Noelle looked in the phone book and found "24-Hour Locksmith." She called and was told the charge would be $40. When the locksmith arrived in an unmarked vehicle he told Noelle he'd have to break the door to get it open. "He said he'd have to use a crow bar or break the window," she told me.

But there was a better option. For another $60, he could use a Slim Jim and pop the door open with no damage. Noelle agreed to the new fee of $100.

Once the door was open, Noelle was told the bill was $250.

"And I was like, excuse me! How do I owe you $250?"

The guy told her there were fees and service charges. And because she was going to pay by check, there was a check-processing fee. He volunteered to drive her to an ATM to get cash, but Noelle didn't like that idea.

"He would not give me my keys back until I gave him a check for $250. I was very upset because I realized I was being taken advantage of," she told me. But she needed to get into her car, so she paid.

A few days later, Noelle decided to visit the company, to complain in person. She found several locations listed in the phone book, but they all were bogus addresses.

A common trick
Each of these companies uses a slick trick to appear as if they're a local locksmith. They place ads in phone directories and on the Internet using fake local addresses and phone numbers that ring at a call center in another part of the country. For instance, dial one of the Dependable Lock companies and your call will be routed to New York.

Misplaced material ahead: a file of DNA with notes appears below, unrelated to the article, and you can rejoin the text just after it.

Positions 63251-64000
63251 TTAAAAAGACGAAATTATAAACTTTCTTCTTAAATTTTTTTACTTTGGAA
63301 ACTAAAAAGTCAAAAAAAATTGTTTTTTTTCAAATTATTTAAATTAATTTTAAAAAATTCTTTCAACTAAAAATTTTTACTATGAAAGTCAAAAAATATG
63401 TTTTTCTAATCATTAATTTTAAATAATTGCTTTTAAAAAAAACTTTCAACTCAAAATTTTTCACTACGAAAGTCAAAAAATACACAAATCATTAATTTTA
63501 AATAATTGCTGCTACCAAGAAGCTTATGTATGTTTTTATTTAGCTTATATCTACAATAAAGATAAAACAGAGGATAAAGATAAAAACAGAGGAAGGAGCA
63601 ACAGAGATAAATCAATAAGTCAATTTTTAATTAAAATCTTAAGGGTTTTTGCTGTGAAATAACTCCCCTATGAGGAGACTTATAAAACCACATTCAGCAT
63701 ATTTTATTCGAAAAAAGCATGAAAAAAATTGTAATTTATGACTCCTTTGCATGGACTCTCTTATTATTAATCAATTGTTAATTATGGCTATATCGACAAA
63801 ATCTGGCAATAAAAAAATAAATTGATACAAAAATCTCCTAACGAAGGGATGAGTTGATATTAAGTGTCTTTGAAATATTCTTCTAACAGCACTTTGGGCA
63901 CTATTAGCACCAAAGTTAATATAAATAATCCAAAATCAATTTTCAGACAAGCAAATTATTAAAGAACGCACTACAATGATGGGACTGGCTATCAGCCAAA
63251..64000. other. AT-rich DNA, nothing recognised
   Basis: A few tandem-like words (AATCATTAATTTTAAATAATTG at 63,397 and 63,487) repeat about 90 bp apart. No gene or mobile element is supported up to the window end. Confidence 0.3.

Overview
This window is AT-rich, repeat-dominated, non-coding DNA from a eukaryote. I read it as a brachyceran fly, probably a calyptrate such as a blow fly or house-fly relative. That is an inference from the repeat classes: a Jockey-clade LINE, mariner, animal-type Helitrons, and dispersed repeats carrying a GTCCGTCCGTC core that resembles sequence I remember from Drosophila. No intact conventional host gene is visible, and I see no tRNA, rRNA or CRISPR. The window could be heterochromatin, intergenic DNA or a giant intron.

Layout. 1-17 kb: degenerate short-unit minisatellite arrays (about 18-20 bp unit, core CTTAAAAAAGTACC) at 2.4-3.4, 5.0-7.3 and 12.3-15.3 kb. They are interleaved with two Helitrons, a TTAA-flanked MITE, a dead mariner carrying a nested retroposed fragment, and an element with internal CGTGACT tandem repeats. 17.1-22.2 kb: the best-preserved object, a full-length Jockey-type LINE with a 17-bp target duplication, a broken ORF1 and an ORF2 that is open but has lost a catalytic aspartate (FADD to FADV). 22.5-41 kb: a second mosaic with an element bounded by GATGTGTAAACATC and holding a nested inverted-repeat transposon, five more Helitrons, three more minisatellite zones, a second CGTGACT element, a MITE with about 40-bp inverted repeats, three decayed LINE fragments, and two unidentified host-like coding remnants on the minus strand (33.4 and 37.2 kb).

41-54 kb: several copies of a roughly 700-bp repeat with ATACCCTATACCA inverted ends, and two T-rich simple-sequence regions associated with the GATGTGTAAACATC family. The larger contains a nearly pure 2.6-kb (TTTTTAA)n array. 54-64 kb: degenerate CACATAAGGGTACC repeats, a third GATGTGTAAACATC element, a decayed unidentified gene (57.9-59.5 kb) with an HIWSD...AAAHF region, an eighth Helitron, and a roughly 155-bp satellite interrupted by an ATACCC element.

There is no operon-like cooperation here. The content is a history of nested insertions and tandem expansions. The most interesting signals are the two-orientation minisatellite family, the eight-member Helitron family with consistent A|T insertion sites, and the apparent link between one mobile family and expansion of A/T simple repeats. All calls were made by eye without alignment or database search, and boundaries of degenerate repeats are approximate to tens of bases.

"Consumers think they're calling a reputable locksmith and they're quoted a price that seems very reasonable," says Claire Rosenzweig, President and CEO of the BBB of Metropolitan New York. "Then these people show up and charge more than you expected."

For the record: I called both companies and could not find anyone who would talk to me about the BBB's allegations. The attorney for Dependable Locks returned my call, but would only talk off the record. His only on-the-record comment? No comment.

The bottom line
The Better Business Bureau suggests finding a good locksmith before you need one. That's a good idea, but most people don't do that.

So, how do you protect yourself? Be careful. Don't pick a company at random based on an ad in the phone book. If you're stuck in a situation where you need help right away, try to find a familiar name.

If you can get to a computer, you can check the company online 24/7 on the BBB's Web site. If not, call a friend and see if they know of a good local company.

If you're a member of AAA, you might want to use their locksmith service.